The second mandatory course - Introduction to Disaster Response and Recovery - will introduce the students to themes such as basic relief needs, food, water, sanitation, health, hygiene and shelter. It also touches upon issues of coordination, field assessment and evaluation, and reconstruction and sustainable development.
The third mandatory course is the Research Design course in January, which will kick-start your thesis writing process.
The last mandatory course will follow up on the Introduction to Disaster Response and Recovery with a focus on coordination aspects of Disaster Management.
Below is a list of the elective courses offered as part of the Master of Disaster Management. Each Master of Disaster Management student must choose two elective courses (for a total of 10 ECTS).
Risk Assessment Methods
Geo Information in Disaster Situations
Health in Emergencies and Refugee Health
Water Supply and Sanitation in Emergencies
Shelter and Settlements in Disasters
Courses from other institutions
The elective courses may be chosen among those offered at the University of Copenhagen and Lund University, as well as courses offered by other accredited academic international institutions (subject to review by the Master of Disaster Management study board).
As a student of the Master of Disaster Management programme, you are required to submit a final thesis in order to be awarded a Masters degree. The thesis will be graded by your supervisor and an external examiner.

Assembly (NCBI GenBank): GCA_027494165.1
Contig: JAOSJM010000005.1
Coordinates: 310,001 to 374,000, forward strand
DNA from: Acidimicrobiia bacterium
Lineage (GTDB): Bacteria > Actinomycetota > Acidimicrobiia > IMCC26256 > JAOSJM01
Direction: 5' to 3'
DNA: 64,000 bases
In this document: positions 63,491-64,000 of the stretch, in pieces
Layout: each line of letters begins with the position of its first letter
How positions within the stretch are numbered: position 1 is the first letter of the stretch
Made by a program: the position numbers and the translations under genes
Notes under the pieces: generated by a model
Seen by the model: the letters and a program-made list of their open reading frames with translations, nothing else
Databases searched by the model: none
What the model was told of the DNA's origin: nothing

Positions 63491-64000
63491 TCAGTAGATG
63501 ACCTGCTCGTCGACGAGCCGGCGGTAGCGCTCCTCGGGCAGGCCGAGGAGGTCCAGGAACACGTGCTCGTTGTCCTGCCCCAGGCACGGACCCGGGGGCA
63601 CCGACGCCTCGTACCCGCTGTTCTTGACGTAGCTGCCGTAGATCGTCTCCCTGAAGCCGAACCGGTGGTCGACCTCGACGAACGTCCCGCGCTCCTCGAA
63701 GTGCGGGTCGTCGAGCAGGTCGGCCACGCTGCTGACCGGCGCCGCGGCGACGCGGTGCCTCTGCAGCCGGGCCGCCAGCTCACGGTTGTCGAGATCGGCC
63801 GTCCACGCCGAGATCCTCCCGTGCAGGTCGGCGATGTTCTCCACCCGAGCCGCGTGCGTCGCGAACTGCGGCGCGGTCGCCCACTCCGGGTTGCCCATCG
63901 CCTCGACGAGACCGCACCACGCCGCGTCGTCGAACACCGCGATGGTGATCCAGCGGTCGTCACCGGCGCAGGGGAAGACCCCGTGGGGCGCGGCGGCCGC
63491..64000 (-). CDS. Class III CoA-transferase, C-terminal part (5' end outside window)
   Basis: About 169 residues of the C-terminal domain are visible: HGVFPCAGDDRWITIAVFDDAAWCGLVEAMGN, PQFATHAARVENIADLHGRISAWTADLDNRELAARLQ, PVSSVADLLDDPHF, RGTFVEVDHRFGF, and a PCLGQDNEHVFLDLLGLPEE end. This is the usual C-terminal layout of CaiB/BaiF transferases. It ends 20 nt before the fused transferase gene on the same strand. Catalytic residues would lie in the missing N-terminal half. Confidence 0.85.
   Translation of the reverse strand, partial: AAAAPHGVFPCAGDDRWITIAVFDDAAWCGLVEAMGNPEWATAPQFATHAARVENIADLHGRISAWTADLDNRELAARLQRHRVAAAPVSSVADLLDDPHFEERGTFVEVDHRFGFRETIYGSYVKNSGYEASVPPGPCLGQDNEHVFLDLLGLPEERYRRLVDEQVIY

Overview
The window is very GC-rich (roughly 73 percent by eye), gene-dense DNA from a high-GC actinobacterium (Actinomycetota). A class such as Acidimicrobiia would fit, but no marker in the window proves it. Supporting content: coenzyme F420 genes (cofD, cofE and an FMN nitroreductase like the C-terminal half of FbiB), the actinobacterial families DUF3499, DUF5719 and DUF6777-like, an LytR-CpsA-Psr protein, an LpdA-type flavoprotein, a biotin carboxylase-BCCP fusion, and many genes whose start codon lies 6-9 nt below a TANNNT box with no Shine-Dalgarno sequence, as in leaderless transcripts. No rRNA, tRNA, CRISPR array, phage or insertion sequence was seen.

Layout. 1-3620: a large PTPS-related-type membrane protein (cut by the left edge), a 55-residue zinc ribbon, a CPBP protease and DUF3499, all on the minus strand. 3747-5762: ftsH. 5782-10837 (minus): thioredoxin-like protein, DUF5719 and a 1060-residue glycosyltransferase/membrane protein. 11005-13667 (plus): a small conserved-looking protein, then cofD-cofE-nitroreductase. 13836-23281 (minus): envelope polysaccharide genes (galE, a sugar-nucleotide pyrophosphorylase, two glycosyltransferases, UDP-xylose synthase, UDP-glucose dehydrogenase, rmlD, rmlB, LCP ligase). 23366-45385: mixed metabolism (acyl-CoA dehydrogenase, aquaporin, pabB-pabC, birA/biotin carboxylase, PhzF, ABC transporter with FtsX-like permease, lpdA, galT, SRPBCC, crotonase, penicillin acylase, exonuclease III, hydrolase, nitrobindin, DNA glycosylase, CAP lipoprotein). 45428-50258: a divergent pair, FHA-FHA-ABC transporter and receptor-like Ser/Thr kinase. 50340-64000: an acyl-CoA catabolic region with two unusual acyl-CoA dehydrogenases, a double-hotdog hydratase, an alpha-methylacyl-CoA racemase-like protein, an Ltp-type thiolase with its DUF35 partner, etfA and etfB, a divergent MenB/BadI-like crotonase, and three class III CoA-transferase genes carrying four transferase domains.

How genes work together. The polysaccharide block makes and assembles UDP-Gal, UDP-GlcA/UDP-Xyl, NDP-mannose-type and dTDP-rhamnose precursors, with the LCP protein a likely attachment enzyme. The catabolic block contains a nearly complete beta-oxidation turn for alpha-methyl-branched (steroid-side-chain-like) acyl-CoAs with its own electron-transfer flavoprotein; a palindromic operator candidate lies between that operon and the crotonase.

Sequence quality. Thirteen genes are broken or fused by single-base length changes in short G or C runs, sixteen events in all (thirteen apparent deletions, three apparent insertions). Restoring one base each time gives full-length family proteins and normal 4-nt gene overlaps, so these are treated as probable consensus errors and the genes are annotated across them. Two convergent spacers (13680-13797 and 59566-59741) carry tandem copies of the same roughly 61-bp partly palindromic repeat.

The thesis process consists of the following components:
1. Draft Thesis Proposal (submitted before the programme starts)
3. Research Proposal
4. Data Collection
Your Masters thesis should demonstrate that you are able to address complex problems/issues, which demand the integration of empirical data, theory and rigorous methods. The thesis may be based on primary or secondary data and material.
The thesis must:
* be based on a clearly formulated research question;
* have specific objectives;
* be based on relevant and clearly-described materials and methods;
* present clear findings;
* present a balanced and critical discussion of materials, methods and findings, relating these to other relevant literature within the field;
* fulfil the formal requirements for scientific presentations and include a front page, an abstract, a table of contents, references, etc.
On completion of the thesis project, the student should be able to:
* transform an international health/disaster management issue into a research question, identifying the nature of the problem, as well as the process needed to solve it;
* choose appropriate research methods;
* collect necessary data/information and critically analyse, review and interpret one's own research and the relevant literature;
* draw conclusions as to the nature of the problem and how to solve it;
* present well-argued and referenced recommendations as to future practice(s) in the given field;
* manage and plan the thesis writing process within the given timeframe;
* where relevant, include feedback and practical policy implications for local authorities (if research is based on local data) to contribute to improvements at the local level
* give a short thesis presentation, highlighting aims, main findings, conclusion and possible recommendations - as well as discussing critical questions and remarks regarding the findings and conclusions;
* provide critical and constructive feedback to fellow students on their theses.